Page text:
private:
      int x;
      int y;
   public:
      A(int a, int b) x(a), y(b) {}
      A(A a) { x = a.x; y = y.x; }
};

Or if we want to write operator+ and operator- for our big number class.

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Are you trying to say that no object should be able to access this private attribute through any possible way? what is the point of having this attribute than? In a way this attribute is contributing to the state of the object but that state is not know to any body else.

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With reflection concept in Java is possible modify fields and methods privates

Modificando metodos y campos privados con Refleccion en Java

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First thing here we have to understand is all we have to do is must follow oops principles so encapsulation is say that wrap data within package(i.e. class) and than represent all data as Object and easy to access. so if we make field as non-private than
it’s accessed indivisually. and it result into bad paratice.

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Just my 2 cents on the question of why the semantics of the private visibility in Java is class level rather than object level.

I would say that convenience seems to be the key here. In fact, a private visibility at object level would have forced to expose methods to other classes (e.g. in the same package) in the scenario illustrated by the OP.

In truth I was not able neither to concoct nor to find an example showing that the visibility at class-private level (like offered by Java) creates any issues if compared to visibility at object-private level.

That said, programming languages with a more fine-grained system of visibility policies can afford both object visibility at object level and class level.

For example Eiffel, offers selective export: you can export any class feature to any class of your choice, from {NONE} (object-private) to {ANY} (the equivalent of public, and also the default), to {PERSON} (class-private, see the OP’s example), to specific groups of classes {PERSON, BANK}.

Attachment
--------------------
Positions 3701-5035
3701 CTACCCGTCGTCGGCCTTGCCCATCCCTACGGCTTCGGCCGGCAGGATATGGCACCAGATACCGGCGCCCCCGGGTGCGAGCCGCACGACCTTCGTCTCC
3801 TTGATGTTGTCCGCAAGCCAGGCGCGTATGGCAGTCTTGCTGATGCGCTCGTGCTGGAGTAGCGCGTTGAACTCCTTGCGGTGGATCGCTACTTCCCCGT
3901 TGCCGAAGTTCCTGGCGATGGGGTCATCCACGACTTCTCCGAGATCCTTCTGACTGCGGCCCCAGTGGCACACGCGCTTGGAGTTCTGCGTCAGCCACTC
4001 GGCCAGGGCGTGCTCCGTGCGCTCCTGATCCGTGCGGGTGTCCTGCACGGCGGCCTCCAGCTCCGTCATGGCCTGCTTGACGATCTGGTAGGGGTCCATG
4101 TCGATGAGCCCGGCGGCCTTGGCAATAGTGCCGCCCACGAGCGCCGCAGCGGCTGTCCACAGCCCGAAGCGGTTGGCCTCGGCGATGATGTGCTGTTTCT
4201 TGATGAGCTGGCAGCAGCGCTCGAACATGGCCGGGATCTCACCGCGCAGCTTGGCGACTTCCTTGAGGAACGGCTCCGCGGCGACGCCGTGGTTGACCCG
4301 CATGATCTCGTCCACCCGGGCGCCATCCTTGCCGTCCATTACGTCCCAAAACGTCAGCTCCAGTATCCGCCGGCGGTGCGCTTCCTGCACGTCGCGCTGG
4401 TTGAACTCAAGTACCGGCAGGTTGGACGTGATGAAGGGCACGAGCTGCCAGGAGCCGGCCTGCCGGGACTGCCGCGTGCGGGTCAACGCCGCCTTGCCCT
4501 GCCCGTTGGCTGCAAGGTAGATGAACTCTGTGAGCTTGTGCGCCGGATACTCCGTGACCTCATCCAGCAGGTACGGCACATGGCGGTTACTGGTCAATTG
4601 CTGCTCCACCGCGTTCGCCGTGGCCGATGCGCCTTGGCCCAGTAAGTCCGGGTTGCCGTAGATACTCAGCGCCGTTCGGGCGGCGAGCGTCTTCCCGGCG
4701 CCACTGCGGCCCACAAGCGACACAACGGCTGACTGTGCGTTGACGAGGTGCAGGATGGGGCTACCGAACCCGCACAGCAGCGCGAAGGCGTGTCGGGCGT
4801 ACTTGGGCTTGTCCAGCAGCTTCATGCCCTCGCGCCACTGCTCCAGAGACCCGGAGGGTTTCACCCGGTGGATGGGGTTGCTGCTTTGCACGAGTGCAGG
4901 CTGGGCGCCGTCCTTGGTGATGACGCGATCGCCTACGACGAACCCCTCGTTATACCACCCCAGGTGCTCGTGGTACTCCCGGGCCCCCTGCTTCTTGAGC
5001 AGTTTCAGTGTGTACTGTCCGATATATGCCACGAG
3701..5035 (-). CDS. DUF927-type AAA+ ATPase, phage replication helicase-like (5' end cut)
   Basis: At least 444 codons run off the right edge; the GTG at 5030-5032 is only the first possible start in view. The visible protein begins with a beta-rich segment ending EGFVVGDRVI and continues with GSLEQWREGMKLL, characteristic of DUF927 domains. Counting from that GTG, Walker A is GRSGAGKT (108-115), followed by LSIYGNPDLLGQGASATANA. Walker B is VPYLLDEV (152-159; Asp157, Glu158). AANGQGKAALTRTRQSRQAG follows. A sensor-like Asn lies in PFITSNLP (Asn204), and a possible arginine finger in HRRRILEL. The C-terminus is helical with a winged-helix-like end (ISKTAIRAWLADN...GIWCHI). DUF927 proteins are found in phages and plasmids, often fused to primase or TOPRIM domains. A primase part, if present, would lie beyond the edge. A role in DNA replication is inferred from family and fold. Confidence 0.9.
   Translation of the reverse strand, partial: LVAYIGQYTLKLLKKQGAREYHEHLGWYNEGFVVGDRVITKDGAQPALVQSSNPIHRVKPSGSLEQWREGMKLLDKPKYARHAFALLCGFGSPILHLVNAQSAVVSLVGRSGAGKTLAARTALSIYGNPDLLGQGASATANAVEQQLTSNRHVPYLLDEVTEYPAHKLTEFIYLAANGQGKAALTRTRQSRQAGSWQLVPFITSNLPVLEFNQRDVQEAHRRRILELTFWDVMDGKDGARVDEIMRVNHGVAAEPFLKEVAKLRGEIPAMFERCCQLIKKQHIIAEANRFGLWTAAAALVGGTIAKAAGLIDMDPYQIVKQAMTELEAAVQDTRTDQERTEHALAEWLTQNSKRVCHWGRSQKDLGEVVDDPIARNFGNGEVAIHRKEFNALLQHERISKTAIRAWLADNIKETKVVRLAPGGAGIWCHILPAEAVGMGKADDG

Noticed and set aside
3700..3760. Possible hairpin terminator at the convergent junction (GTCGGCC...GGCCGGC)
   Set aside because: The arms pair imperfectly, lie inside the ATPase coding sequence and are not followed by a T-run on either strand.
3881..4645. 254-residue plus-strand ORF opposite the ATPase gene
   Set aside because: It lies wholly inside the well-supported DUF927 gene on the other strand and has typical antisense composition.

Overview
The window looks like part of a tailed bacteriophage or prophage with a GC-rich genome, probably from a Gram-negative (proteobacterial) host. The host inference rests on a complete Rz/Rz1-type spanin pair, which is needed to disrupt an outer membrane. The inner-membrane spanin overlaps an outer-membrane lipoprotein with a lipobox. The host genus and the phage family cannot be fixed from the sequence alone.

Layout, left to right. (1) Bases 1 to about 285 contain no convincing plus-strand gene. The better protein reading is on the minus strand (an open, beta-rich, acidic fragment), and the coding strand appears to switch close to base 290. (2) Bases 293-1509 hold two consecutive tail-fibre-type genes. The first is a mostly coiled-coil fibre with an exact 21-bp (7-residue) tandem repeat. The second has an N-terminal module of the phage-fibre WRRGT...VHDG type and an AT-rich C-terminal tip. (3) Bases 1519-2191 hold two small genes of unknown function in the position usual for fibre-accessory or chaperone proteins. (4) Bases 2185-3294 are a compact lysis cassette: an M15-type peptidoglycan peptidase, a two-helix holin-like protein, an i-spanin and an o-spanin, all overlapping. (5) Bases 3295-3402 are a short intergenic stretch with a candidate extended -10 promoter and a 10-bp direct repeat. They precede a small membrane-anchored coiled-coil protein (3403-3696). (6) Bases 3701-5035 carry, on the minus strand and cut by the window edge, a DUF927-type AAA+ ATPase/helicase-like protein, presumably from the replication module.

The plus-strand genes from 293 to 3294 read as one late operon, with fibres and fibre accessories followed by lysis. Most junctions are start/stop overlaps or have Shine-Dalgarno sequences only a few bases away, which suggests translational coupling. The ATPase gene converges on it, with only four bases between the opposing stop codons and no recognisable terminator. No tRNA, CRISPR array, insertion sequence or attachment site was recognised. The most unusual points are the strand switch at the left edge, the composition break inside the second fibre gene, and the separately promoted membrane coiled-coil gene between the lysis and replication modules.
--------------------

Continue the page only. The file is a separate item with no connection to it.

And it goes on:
It’s also interesting to remark that in Eiffel you don’t need to make an attribute private and write a getter to prevent other classes from assigning to it. Public attributes in Eiffel are by default accessible in read-only mode, so you don’t need a getter just to return their value.

Of course you still need a setter to set an attribute, but you can hide it by defining it as “assigner” for that attribute. This allows you, if you wish, to use the more convenient assignment operator instead of the setter invocation.

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Private in java is class level access as you wrote.
Scala has also object private written as private[this] and other various ways detailed here http://alvinalexander.com/scala/how-to-control-scala-method-scope-object-private-package

Most probably private class level access in java was considered enough and is in sync with what c++ had at that moment.

I assume this was enough in java because a class was written in a single file so an author could decide to access members between different instances if it really wanted to. In scala you can inherit behavior from multiple traits and this might change the game.